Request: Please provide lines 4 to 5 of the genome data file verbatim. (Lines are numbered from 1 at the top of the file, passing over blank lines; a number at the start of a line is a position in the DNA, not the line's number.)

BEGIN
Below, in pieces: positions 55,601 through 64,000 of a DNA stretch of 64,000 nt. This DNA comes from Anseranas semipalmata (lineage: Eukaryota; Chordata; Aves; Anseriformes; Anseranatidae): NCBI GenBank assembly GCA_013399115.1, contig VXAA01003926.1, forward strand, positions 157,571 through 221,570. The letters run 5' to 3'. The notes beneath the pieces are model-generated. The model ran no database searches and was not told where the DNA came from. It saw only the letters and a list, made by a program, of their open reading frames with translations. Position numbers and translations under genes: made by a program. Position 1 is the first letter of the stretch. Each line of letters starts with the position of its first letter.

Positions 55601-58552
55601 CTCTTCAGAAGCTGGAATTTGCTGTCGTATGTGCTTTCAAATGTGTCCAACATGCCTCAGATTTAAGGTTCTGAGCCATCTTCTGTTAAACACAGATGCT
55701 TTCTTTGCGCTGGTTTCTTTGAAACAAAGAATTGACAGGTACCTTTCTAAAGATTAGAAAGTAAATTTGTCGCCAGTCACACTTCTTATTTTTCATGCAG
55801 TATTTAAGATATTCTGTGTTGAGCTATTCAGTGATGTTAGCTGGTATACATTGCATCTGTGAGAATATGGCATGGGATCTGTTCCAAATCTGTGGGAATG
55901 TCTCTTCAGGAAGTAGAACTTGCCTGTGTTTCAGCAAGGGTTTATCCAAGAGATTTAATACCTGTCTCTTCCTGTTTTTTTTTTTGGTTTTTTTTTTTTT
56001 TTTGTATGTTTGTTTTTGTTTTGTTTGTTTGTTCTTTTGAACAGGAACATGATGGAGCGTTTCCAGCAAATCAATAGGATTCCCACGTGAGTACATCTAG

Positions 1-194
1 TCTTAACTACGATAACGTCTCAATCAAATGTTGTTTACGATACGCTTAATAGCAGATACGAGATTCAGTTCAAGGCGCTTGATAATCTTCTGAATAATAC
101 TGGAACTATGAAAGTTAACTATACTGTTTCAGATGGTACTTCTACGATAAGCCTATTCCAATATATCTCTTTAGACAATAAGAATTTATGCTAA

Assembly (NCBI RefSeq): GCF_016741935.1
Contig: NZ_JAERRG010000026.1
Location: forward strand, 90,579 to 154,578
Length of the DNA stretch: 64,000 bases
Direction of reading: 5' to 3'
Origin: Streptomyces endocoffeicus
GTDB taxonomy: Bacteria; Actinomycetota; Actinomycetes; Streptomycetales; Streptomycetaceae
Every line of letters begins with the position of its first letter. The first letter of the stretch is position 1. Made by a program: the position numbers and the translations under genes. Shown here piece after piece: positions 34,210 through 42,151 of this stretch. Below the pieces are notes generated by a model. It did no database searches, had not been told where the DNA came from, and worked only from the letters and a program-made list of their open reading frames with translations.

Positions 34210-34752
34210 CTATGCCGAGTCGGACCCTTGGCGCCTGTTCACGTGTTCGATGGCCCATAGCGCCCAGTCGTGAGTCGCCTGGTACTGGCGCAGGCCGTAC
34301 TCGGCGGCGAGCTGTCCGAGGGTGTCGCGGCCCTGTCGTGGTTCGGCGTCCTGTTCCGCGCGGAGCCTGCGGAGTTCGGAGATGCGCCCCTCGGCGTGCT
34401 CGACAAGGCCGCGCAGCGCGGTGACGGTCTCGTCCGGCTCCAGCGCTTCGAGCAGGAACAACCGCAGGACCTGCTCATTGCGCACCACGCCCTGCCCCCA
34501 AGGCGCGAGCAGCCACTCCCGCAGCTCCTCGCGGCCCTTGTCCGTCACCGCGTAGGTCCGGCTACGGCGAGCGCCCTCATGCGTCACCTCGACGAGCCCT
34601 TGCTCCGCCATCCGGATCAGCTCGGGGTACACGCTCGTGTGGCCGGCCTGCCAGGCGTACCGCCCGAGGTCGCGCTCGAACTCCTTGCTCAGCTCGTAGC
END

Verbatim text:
55701 TTCTTTGCGCTGGTTTCTTTGAAACAAAGAATTGACAGGTACCTTTCTAAAGATTAGAAAGTAAATTTGTCGCCAGTCACACTTCTTATTTTTCATGCAG
55801 TATTTAAGATATTCTGTGTTGAGCTATTCAGTGATGTTAGCTGGTATACATTGCATCTGTGAGAATATGGCATGGGATCTGTTCCAAATCTGTGGGAATG